As the train emerges from the tunnel, we see visible remains of the famous trail, a primary route from Skagway to the gold fields. They say the trail was 7 feet wide since gold seekers had to make many trips back down for more supplies to make a ton apiece of supplies before being allowed into Canada by the Mounted Police who did not want unknowing gold seekers to die of starvation.


White Pass Summit 2,868 feet.  Here at the US/Canadian border, mounted police waved on stampeders with a ton of supplies needed for one year in the north.



Now above the cloud level, a water tank for watering the steam engines still stands as does a wooden boxcar that might have been shelter for section hands.


Glacial water, fireweed, and above-treeline small trees near meadows.


Meandering river between glacial lakes.


Canadian Customs officials
leaving our train after checking our passports at Fraser.


Fraser, British Columbia, Canada, a transfer location for motorcoach connections to the Klondike Highway.
Notice the water spout for steam engines.  Water was heated in winter to keep it from freezing.


Matt spotted this moose with twin calves coming out of a lake.


Matt used his iPhone for videos from the platform of the miles and miles of beautiful scenery.


No evidence of man except the railroad and highway.  Here is  a railfan's dream home with lake view out the back and train view out the front.  The addition to the boxcar seems bigger than the boxcar itself.


The railroad crosses Klondike Hwy. 2 with its mileage to points north.


We cross Klondike Hwy. 2 at Log Cabin, Yukon Territory, Canada.


Maintenance-of-Way worker's weathered equipment shed with ramp for rolling in their speeder.


Meandering river, a good place to look for moose.


Rare sand dunes along the route.


Bennett Lake and replica of the boats built here in the winter of '88 and '89 for crossing in the spring thaw of May 29.  Bennett was the largest tent city in the world with 10,000 residents during that winter of boat building.   5,000 boats left and the city became a ghost town except for the church.   The train tracks reached Bennett July 6, 1899.


Enough time at the Bennett Station to visit the museum or walk to the church.




 Chilkoot Trail ended here at Bennett as did the Chilkat trail the RR followed.  We walked a few yards on the Chilkoot Trail to the St. Andrew's Church.



We were told not to pick up even tin cans because they were considered artifacts.



St. Andrew's Church at Bennett, Yukon, Canada


St. Andrew's Church and glacial green Lake Bennett.



Through a knot hole I got a shot inside the church, not what we expected.






St. Andrew's Church dwarfed by mountains and beautiful clouds.


A quick look inside the museum shows what I presume is an '89er and his ton of goods.



Looking back from the rear platform, or coming from the north, you can see both the Bennett Station and St. Andrew's Church and the south shore of Lake Bennett.


My favorite shot of the Bennett Station from the platform of the last car of the train as we headed to Carcross.


Pennington Station was for rail crews.  Also the sharpest curve in the railroad called Guardrail.



British Columbia/Yukon Territory Border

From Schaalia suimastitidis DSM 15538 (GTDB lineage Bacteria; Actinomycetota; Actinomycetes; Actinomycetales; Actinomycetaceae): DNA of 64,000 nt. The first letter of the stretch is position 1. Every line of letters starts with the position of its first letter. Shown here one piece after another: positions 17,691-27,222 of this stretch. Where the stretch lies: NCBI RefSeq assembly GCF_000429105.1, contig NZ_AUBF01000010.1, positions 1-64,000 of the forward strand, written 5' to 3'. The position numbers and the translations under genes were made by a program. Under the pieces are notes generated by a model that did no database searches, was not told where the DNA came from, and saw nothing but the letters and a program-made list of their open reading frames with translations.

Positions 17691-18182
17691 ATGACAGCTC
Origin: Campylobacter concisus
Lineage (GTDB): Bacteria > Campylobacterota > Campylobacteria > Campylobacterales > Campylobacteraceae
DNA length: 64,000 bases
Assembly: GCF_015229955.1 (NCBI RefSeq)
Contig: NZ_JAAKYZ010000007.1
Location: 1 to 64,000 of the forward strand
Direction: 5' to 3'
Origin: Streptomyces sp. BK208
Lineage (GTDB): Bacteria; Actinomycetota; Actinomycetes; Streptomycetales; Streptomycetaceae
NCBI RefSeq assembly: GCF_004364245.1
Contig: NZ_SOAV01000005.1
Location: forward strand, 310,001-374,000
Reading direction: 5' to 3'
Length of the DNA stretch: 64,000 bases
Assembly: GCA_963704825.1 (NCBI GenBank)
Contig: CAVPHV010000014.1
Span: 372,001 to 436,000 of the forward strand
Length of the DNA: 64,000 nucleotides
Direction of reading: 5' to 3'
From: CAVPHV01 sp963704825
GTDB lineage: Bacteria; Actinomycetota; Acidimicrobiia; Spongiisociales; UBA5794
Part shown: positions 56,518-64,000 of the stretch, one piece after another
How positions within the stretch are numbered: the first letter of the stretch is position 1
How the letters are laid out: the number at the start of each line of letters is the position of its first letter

There is a safe walkway between the cars, but you are asked not to change cars. 


Each car has a platform in front and back, so I went to the front platform to take a photo of Matt on the back platform with Yukon scenery as a background.


Another boxcar crew shack at McDonald Creek on Lake Bennett


Twenty-seven miles north of Bennett, we enter Carcross, Yukon Territory, Canada, our train journey's end.


Carcross, Y.T., is an historic Yukon town with a gold rush general store, the steam engine Duchess, and a WP&YR train station visitors' center.




The little engine known as the DUCHESS was once part of a matched set. She and her partner, the DUKE, were built in September 1878 for the Dunsmuir and Diggle Company.

For a time the two little locos hauled coal for the Wellington Colliery Railway. The DUCHESS also burned coal at that time, although she was converted later to wood and later still to oil.

White Pass bought the little engine in 1899 and put her to work on the Taku Tramway the following year.

Appropriately enough the Taku Tram was a miniature version of a railway, only two miles long, which connected Tagish Lake with Atlin Lake.

Tourist excursions operated from Carcross to the town of Atlin, British Columbia, and the tram was a necessary link between the two rail systems. Tourists could travel south from Carcross on a sternwheeler as far as Taku City, where they would disembark and board the small car pulled by the DUCHESS. They would then be taken across the two-mile track east to Scotia Bay and board another steamer for the trip to Atlin, on the far side of Atlin Lake. ‘Taken’ may not be the most precise word, since passengers often had to get off and push. And since there was no turntable at the eastern end, the return trip was made going backwards.

The DUCHESS was taken out of service in 1919 and replaced with another engine. She was moved to Carcross in the 1950’s and is now a popular tourist attraction.


The train is turned and those who took the bus from Skagway to Carcross, boarded for their trip back to Skagway via this great train ride.
"Carcross" is derived from an Indian word for "great river".